As a young girl growing up in Iran, Sarvin Haghighi used art to express herself in the 1980s, a violent and oppressive time in her country's history.
When she came to the U.S. in 2013, after a stint in the United Arab Emirates, Haghighi embraced the new freedoms that were afforded to her, said her husband, Andy Culley. Her artwork, displayed at the Zhou B Art Center in Bridgeport and other galleries in Chicago, blends Farsi calligraphy and Islamic designs with modern elements, a representation of her cosmopolitan story.
Haghighi, 37, is now stuck in Melbourne, Australia, after vacationing there during an inopportune time — the days after President Donald Trump signed an executive order banning refugees from entering the U.S. and freezing immigration from seven Muslim-majority countries, including Iran. Haghighi got her green card last year and is traveling with an Iranian passport.
It's unclear how many people residing in the U.S. are stranded abroad, according to attorneys, who said they only learn about situations when contacted by relatives or friends seeking help. At least one Chicago resident, a student doctor from Syria, was barred from boarding a plane in Abu Dhabi, United Arab Emirates, and remains there. A Chicago man who traveled to his native Iran to visit his mother filed a federal lawsuit after a ticketing agency on Saturday would not sell him a return ticket to the U.S., citing Trump's order.
Haghighi's husband returned a week earlier, but she stayed to spend more time with her siblings who live in Australia.
"My level of concern is at an 11," said Culley, 43, who runs an education business and lives with Haghighi in the West Loop. "I never thought something like this would happen here. ... It's a little scary, but, frankly, I try not to tell her that."
As Trump's sudden move Friday set off a frenzy at airports around the world, the couple's attorneys advised Haghighi to skip her original flight in case customs officials seized her passport or barred her from boarding.
Since then, federal judges in New York, Massachusetts and Virginia have blocked Trump's order, directing customs officials at airports to allow passengers with visas to enter the U.S. Only the New York ruling was said to apply nationwide, though, according to Chicago attorney Maria Berger, who has experience with immigration law.
The orders also differ from one another in that some referred to removal from the country and others addressed detaining people, said Berger, who is not involved in the case and has volunteered at O'Hare during the tumult that has prompted crowds of protesters all week.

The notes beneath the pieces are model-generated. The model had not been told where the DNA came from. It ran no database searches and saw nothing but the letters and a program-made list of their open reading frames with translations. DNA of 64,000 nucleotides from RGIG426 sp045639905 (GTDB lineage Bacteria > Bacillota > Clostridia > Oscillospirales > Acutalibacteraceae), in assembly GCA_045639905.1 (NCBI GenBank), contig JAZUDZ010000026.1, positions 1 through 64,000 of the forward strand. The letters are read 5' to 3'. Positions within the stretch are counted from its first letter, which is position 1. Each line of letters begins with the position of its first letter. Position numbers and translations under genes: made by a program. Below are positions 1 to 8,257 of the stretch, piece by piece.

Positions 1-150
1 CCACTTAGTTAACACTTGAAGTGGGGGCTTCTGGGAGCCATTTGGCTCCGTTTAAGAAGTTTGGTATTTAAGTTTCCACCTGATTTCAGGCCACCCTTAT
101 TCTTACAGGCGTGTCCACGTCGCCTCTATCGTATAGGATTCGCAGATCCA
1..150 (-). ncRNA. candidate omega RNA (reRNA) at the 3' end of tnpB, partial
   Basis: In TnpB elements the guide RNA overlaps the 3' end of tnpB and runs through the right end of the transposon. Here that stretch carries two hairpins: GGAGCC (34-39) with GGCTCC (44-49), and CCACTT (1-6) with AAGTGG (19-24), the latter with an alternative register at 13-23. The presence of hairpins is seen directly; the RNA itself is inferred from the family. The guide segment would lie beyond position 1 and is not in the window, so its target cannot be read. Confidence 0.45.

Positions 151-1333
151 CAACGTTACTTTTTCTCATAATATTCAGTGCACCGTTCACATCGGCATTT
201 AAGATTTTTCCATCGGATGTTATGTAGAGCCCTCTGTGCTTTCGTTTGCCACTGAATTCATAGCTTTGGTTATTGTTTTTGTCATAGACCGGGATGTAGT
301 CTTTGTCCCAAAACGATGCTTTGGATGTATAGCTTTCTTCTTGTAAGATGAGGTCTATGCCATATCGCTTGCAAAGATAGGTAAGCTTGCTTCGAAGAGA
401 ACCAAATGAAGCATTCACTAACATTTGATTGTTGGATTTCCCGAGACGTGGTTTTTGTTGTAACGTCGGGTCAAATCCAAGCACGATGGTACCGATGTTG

Culley is working frantically with his attorneys to rebook Haghighi's flight back, which was originally set to arrive Monday in Houston.
The attorneys were worried about her landing in Houston, which doesn't fall in any federal districts where stays were ordered. Her attorneys denied an interview request for this story but are attempting to book her on a flight that arrives in New York, Boston or Chicago, Culley said.
Matthew Sperry, an immigration attorney at a firm based in the Loop, said it makes sense to try to land in Boston since that court issued a stay on both detainment and deportation.
"It certainly is prudent during the circumstances given the language of the verbiage that's out there," he said.
Also unclear is how U.S. green card holders like Haghighi are affected.
At first, Trump's policy appeared to include permanent U.S. residents carrying green cards as dozens were subject to lengthy questioning by customs officials nationwide. The Department of Homeland Security on Saturday said the ban extended to legal U.S. residents. But Trump chief of staff Reince Priebus said Sunday that green card holders would be exempt from the order. As late as Monday afternoon, though, one green card carrier from Iraq was questioned for five hours.
Culley did not want to elaborate on his wife's itinerary for fear of backlash from customs officials, citing reports that officials are combing travelers' social media and phones.
The couple met through a mutual friend while hiking Mount Kilimanjaro in Tanzania together about five years ago, Culley said. They dated long-distance for a couple of years, and she moved to the U.S. in 2013.
Looking forward, Culley said he is more concerned about future trips in case his wife needs to visit her father, who is sick with prostate cancer, in Iran.
"I think we'll be fine, but I just don't want to take any chances," he said. "I'm just upset we had to go through this."